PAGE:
Similar to top students in colleges, researchers are lifelong learners and lifelong students. Researches can use the following top study skills to perform research.
- Plan your work.
- Create systems. For example, develop “a comprehensive system of research, preparation, outlining, writing, and revising to approach every paper, no matter the subject.”
- Collaborate with others.
- Set routines/habits. Devote at least 2, 3, and increasing number of pomodoro to research daily.
- Write early, write often, write consistently.
- Ship it fast and get feedback (work in short sprints).
A former mentor (well, once a mentor will always be a mentor in my heart/boson) associated with Howard Hughes Medical Institute once advised that a researcher must read at least n (25?) new research articles weekly. Honestly, I am not always adhering to this piece of advice, but I am trying to work smart in this direction. It is not enough to just read, we must actively read and synthesize something new from integrating the previously knowns and the currently knowns to solve many unknowns.
On 20151106, I used almost 10 pomodoro to compose a 330-word recommendation, while I initially thought that I would only use 2 pomodoro. Perhaps, I wanted to ensure the highest quality of word by reading as much as possible prior to finalizing my work.
Given our limited resources (time, energy, $), we must be more creative than ever to be productive. If possible, avoid/minimize lengthy, insecure postdoctoral research positions. “Faculty members rely on cheap PhD students and postdocs because they are trying to get the most science out of stretched grants.”
No matter what challenges we face, we must honor and practice integrity. Warren Buffet adviced to “look for three things in a person – intelligence, energy and integrity. If they don’t have the last one, don’t even bother with the first two.”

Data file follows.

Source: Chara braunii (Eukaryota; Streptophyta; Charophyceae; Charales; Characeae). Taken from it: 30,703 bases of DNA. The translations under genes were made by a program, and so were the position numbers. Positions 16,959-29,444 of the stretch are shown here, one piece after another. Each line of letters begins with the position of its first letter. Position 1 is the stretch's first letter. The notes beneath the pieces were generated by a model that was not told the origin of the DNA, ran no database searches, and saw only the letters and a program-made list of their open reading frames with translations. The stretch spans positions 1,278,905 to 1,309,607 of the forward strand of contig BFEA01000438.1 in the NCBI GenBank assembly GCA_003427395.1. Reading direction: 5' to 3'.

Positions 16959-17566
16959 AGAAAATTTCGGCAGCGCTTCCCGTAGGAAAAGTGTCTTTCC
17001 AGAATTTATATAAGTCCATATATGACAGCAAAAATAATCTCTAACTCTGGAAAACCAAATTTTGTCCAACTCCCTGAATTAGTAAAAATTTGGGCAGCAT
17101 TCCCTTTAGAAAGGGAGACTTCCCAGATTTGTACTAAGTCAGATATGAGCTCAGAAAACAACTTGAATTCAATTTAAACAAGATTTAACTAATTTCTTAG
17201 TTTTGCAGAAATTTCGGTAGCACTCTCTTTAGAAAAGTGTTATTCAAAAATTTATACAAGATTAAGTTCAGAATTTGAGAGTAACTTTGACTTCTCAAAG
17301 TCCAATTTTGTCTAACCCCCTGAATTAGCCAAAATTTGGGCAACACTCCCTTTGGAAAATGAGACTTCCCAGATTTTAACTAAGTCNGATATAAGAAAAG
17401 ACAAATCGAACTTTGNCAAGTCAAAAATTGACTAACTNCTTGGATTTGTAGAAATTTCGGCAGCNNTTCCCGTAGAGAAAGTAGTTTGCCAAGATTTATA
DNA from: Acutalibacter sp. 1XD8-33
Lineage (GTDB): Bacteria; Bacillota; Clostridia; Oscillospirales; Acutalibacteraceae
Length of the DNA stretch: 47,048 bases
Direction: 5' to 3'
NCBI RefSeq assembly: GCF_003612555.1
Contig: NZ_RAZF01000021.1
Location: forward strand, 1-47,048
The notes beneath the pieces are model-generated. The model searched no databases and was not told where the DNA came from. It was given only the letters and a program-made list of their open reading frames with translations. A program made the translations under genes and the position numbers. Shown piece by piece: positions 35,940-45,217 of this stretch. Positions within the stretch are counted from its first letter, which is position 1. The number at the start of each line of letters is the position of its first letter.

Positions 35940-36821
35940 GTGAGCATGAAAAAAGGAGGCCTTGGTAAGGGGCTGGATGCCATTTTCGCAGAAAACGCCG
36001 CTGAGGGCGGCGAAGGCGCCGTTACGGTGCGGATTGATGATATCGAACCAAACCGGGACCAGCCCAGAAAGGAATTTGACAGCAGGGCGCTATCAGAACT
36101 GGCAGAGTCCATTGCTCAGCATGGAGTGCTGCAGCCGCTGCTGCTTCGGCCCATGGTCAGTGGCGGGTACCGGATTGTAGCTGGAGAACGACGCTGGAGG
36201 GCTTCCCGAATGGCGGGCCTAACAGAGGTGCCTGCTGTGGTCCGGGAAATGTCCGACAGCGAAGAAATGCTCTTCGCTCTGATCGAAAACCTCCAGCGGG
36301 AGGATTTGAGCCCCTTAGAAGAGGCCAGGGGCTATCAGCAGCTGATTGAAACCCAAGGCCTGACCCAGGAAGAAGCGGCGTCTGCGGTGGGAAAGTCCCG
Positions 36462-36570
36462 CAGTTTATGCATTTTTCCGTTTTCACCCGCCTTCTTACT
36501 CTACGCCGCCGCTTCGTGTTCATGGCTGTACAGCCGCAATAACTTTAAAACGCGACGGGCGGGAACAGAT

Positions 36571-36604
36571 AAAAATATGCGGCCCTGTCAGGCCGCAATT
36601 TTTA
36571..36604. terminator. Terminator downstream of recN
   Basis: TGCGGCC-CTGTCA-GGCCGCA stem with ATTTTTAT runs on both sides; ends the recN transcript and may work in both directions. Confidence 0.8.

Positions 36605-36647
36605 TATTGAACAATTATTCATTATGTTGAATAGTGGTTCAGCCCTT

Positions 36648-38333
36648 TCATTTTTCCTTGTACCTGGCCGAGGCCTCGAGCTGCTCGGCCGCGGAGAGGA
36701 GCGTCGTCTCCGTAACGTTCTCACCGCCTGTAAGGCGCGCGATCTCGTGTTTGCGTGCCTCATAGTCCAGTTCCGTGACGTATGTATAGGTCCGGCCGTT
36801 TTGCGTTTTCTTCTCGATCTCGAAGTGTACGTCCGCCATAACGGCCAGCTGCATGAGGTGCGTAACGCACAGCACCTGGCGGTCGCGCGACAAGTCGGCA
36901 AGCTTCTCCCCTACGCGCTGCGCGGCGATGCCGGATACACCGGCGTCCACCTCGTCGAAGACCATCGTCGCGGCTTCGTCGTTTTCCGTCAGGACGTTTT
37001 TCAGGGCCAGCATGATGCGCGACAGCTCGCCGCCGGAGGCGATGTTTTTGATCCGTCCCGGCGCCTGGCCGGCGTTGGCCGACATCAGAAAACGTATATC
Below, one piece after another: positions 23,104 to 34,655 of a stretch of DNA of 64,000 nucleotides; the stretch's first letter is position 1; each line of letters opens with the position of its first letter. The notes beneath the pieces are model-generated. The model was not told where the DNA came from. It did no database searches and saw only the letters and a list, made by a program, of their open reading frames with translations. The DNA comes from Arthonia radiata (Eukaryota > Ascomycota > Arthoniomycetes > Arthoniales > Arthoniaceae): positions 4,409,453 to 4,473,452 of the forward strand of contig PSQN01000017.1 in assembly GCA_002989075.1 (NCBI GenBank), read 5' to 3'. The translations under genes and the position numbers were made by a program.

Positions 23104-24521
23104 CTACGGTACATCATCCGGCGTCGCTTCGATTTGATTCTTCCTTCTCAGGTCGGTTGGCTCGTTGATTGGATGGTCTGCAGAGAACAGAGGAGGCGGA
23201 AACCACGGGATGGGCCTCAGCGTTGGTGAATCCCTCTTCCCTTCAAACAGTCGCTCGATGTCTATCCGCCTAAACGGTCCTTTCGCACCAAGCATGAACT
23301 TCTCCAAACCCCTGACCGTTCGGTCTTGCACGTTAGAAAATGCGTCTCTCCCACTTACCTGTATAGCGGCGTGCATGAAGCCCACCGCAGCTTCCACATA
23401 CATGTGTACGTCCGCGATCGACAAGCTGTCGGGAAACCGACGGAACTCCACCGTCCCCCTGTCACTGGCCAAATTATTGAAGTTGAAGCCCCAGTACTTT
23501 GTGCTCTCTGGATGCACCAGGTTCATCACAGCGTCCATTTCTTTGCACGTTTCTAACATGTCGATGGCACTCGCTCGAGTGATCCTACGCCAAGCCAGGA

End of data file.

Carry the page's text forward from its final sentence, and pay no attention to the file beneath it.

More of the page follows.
Regardless of what you end up doing in life, research skills and habits are essentials as highlighted by many scientifically minded professionals, including a chemist PhD turned investment banker (Iranian-born, Swedish-nurtured Soroosh Shambayati, chief executive at Guggenheim Investment Advisors (Suisse) in Geneva, Switzerland), a physicist PhD turned internet entrepreneur (Renata Sarno who used her profit to support gene therapy), a stay-at-home Dad who teaches two days a week at a community college (Eric Pane, PhD in physiology).
An essential-for-survival-and-advancement advice that I learned from a famous giant in my alma mater is to stand on the shoulder of giants. If you cannot compete with them, join them. Collaborate, collaborate, collaborate … with right people, at right time and place. For example, cardiologist Jessica Mega, molecular biologist Cynthia Kenyon, electrical engineer Brian Otis have joined Google / or Google-backed startups.
How to research? This collection of information was initiated for a potential mentee, it does not matter if she joins me or not, at least I have shared with her some general yet useful research techniques. To quote the Guardian reporting on the disturbing story of Haruko Obokata that serves as an important reminder for all researchers, “Not only are most experiments not reproduced, most are probably not reproducible. This statement will shock only those who have never worked in a wet lab. Those who have will already suspect as much. A few years ago, Glenn Begley put this suspicion to the test. As head of cancer research for pharmaceutical giant Amgen, he attempted to repeat 53 landmark experiments in that field, important work published in some of the world’s top science journals. To his horror, he and his team managed to confirm only six of them. That’s a meagre 11%. Researchers at Bayer set up a similar trial and were similarly depressed by the results. Out of 67 published studies into the therapeutic potential of various drugs (mostly for the treatment of cancer), they were able to reproduce less than a quarter.”
20160113 via DG